Referring to the dataset of the UCI repository, the data can also be grouped into several sub-types or levels, that is healthy, sick-low, sick-medium, sick-high and sick-serious [14,26]. Further research was needed regarding the diagnosis of the level or type of coronary heart disease. Such research was conducted by Nahar et al. [27]. Their study on coronary heart disease diagnosis was based on computational intelligence, and the algorithms used included support vector machine optimization (SMO), AdaBoostM1, J48, naive Bayesian, IBK, and PART. In their approach, multiclass classification problems are converted to binary classification problems. The approach refers to the ability of the SMO classification algorithm, which is suitable for binary classification [27]. Implementation of the system is done by training and testing at every level of coronary heart disease. When the system is trained to recognize a healthy level, the healthy level is labeled positive, while the other levels (low, medium, high, and serious) are labeled negative. Thus, there are only two training labels, positive and negative. This applies equally in testing. For example, when testing the system at the medium level, the level is made positive, while the other is negative, regardless of whether the data is at the level of healthy, sick-low, sick-high or sick-serious.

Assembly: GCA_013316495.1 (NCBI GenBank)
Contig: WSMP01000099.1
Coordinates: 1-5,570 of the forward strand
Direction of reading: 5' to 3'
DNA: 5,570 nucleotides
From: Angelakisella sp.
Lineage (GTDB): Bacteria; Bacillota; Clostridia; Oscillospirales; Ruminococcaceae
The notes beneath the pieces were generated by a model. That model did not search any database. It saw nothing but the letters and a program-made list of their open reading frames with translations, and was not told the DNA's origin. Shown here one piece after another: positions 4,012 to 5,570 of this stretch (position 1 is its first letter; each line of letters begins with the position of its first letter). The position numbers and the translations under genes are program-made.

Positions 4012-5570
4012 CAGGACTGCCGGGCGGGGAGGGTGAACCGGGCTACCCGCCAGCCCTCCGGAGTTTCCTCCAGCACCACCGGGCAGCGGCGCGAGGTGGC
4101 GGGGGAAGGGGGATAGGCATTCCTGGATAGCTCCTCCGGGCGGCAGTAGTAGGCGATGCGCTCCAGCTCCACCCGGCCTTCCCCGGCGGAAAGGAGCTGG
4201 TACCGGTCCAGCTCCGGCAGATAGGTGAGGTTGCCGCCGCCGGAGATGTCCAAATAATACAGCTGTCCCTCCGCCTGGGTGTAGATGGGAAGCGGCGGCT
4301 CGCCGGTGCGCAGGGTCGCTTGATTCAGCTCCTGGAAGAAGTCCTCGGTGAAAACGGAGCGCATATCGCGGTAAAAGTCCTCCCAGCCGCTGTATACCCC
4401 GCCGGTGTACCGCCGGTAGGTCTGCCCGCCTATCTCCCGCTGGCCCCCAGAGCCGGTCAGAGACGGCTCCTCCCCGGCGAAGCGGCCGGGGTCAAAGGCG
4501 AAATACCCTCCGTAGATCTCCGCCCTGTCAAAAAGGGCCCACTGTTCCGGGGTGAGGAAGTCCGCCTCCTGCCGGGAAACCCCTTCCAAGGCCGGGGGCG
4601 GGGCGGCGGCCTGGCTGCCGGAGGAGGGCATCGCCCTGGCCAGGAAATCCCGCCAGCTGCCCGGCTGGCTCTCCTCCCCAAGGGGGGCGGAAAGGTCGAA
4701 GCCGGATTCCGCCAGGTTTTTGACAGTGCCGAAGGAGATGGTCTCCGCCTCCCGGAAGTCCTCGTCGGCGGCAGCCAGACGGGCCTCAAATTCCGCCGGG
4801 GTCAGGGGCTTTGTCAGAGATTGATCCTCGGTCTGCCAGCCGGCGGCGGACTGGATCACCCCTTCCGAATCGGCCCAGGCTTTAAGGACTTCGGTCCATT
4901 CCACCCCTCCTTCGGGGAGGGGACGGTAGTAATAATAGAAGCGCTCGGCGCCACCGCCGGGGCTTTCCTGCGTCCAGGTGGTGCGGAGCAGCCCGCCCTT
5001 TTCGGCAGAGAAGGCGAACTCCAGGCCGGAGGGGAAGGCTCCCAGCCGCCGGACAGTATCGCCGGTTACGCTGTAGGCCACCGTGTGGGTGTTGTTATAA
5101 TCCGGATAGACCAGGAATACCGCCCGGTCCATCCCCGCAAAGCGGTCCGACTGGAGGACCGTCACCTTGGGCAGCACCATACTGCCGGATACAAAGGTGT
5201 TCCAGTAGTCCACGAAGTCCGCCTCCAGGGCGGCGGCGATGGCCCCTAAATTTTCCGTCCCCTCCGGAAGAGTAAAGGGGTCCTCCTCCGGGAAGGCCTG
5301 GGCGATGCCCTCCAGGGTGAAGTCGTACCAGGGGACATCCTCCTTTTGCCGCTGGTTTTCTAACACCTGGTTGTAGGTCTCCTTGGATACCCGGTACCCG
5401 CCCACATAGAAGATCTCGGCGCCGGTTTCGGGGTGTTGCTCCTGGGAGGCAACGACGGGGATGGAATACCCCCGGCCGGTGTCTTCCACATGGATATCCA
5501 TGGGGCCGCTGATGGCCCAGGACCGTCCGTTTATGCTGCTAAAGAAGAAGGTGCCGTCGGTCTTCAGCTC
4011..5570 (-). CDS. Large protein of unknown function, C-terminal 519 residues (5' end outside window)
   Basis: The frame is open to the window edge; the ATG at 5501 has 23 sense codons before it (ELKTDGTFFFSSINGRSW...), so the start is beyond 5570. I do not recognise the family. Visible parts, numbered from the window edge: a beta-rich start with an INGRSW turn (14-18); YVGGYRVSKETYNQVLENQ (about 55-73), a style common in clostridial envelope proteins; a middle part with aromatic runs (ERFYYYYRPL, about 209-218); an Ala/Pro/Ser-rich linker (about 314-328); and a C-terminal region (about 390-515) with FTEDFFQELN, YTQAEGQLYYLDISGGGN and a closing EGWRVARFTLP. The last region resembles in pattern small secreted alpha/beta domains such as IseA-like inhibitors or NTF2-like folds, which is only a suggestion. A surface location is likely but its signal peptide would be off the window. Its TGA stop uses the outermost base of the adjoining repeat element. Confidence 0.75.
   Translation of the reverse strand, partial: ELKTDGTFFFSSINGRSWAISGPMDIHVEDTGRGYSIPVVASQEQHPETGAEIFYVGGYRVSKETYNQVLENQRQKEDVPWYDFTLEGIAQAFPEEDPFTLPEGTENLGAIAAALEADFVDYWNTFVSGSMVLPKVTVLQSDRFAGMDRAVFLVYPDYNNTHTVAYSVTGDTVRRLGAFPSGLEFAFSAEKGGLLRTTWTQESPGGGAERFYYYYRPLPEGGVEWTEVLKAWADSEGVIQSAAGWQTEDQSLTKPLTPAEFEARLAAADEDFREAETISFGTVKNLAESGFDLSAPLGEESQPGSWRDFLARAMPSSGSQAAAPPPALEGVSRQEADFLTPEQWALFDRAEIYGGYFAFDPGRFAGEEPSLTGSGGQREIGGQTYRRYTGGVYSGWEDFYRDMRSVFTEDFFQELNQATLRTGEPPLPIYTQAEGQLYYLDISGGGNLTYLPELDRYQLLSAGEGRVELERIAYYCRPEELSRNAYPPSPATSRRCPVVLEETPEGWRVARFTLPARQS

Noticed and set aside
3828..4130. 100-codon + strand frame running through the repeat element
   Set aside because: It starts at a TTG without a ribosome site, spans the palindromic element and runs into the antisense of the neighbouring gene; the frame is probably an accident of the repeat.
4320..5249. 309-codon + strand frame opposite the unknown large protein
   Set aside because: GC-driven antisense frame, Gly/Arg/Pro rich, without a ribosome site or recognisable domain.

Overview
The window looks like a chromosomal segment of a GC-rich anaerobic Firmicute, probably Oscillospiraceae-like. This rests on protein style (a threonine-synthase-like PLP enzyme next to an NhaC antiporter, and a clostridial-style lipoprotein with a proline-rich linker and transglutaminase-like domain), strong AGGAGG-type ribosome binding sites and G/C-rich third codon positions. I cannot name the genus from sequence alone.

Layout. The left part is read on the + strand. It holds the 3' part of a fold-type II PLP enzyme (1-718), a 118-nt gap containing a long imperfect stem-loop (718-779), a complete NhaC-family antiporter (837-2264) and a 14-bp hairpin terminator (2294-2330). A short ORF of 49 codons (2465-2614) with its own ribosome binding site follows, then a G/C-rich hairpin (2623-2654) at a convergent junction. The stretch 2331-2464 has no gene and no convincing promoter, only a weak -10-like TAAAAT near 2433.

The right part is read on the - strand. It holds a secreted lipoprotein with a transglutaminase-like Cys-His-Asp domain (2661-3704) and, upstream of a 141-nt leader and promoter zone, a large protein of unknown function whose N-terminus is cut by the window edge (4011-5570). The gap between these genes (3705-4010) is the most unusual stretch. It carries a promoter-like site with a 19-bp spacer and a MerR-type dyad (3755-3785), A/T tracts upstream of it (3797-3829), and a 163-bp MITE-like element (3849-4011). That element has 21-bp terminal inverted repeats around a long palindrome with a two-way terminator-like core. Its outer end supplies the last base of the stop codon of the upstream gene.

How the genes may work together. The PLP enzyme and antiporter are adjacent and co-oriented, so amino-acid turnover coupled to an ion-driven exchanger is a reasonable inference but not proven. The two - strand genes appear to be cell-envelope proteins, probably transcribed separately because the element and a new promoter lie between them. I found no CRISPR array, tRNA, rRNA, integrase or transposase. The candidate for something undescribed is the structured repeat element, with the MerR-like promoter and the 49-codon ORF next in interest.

Subsequent research was conducted by Akrami et al. [28], who used a concept similar to that used by Nahar et al. [27], which converted multiclass classification into binary classification. The differences between these studies is the method of 10-fold cross-validation. The research by Akrami et al. [28] used 10-fold cross-validation each run 100 times, while in the study by Nahar et al. [27] they were run just once. The next differences is the significant test methods used for classification using the t-test. The research by Akrami et al. [28] was able to improve the performance of the true positives rate (TPR) and F-measure parameters. The t-test results showed that the best performance classification method was SMO. The same approach was also adopted by Prabowo et al. [29]. The research also investigated the performance of the algorithm computational intelligence. This research differentiated between the research of Nahar et al. [27] and Akrami et al. [28]. The differences are the process of randomization before the 10-fold cross-validation. The process was repeated 10 times, so the end result was the average of the 10 times. The concept, which is similar to that of Nahar et al. [27] was also adopted by Setiawan et al. [30]. This research compared the performance of feature selection methods in classifying 5 levels of coronary heart disease using the naive Bayesian classification method and J48 (C4.5).